Barry Pepper plays the hero, Jonnie Goodboy Tyler. A name whose stupidity is surpassed only by the idiotic nonsense that comes out of his mouth for the entire film. Though Barry Pepper gives it his all, the writing is just so bad and the emotions so overblown, there’s simply no redemption to be found in this performance.  

The fatal flaw of this character is that he ends up reinforcing the dumbest clichés of atavistic deference towards a Great Leader.  When conflict breaks out in the prison over the food supply, Jonnie beats his opponent into submission and mandates that the rest of the proles “eat together” in order to maintain civility. Unity, dammit! And thus, the seeds of resistance are sown with Jonnie anointed as the de facto leader.

Jonnie is ultimately captured by Terl and is trained to seek gold beyond the confines of the Psychlo gulag.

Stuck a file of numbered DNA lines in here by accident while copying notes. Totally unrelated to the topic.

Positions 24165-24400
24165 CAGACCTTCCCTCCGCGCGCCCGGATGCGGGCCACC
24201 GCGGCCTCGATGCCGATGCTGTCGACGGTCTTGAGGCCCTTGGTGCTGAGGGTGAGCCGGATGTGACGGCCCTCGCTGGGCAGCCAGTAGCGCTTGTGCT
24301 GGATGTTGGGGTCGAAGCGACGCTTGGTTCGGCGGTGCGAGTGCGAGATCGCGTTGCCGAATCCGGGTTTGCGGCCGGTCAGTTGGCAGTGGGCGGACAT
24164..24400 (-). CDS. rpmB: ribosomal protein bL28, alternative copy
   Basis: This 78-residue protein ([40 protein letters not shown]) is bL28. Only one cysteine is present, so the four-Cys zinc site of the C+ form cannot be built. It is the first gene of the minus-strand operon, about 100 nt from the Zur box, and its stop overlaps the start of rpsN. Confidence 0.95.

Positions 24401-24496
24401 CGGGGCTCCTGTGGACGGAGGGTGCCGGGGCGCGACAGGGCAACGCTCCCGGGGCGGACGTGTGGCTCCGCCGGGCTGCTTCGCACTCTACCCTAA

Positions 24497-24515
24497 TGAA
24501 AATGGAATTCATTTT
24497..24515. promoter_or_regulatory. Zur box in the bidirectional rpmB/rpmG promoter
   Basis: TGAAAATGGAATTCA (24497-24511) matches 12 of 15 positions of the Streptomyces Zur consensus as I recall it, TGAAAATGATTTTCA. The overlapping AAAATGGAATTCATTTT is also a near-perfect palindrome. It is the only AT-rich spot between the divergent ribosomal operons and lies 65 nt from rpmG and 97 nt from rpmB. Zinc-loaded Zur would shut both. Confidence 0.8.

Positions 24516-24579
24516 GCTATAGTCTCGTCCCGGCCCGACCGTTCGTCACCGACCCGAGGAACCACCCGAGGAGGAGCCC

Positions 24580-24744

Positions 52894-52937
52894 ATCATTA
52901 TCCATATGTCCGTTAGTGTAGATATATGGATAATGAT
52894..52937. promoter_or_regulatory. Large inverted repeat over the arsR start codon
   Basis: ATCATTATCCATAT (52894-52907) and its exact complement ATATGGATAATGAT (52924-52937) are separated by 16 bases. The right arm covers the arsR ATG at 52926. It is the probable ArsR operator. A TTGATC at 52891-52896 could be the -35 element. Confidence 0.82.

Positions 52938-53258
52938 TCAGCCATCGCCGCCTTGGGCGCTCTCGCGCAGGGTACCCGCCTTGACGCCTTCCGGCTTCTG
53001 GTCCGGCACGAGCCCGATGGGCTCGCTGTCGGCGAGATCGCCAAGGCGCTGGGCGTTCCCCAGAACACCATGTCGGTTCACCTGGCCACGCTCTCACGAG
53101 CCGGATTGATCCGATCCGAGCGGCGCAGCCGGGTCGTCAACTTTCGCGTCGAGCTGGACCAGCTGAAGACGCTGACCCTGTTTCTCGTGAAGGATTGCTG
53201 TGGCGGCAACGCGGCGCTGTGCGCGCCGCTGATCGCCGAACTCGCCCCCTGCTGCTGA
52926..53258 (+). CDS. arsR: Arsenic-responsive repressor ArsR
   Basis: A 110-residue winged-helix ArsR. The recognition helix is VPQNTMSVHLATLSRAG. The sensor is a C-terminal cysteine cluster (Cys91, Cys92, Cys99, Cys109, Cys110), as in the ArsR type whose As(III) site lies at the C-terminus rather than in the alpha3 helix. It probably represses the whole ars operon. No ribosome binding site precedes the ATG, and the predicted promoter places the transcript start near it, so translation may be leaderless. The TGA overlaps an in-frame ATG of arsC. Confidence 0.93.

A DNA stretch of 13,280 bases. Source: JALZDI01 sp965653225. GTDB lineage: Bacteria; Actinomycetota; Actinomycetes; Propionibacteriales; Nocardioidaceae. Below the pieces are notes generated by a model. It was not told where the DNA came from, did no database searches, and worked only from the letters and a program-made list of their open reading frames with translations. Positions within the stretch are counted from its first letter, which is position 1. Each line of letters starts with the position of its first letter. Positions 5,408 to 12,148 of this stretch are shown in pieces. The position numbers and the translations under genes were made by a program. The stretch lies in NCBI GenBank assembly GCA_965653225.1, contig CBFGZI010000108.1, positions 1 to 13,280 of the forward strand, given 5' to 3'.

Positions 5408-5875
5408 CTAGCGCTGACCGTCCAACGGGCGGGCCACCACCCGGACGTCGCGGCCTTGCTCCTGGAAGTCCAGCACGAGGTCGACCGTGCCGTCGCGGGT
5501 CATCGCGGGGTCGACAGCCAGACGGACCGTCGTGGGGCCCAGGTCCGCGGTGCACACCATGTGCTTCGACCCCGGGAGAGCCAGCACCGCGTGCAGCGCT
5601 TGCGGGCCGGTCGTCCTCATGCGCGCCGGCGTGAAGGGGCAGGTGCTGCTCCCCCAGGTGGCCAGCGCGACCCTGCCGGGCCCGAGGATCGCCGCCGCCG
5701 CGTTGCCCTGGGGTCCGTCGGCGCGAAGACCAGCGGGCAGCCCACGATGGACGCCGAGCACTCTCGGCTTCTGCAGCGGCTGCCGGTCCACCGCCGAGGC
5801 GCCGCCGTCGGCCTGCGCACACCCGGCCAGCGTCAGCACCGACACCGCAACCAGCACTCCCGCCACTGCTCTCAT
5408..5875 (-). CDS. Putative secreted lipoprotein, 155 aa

Since humanity has been rendered illiterate and stripped of any memory of its past, it is Jonnie’s acquisition of knowledge which is turns the tide. Knowledge which is acquired not through work and study, but by a Psychlo knowledge ray gun. Awesome. 

Terl allows Jonnie to view the last remains of human civilization, and SURPRISE! He’s taken to Washington DC to peruse what one assumes is the Library of Congress. Naturally, he is profoundly reconnected to the spirit of freedom by reading the Declaration of Independence. Don’t get me wrong. There’s some good stuff there.  But making a visual and thematic connection to human freedom as an expression of government is a predictable groaner. 

Another big howler of a scene takes place in a prison while he attempts to explain the basics of Euclidean geometry to his comrades.  Enraptured but befuddled by his explanation of an isosceles triangle, he pronounces in utmost earnestness, “This will save us”.  Yes, Jonnie. Math is essential for modern society, but it’s not going to solve the immediate problem of Psychlo occupation.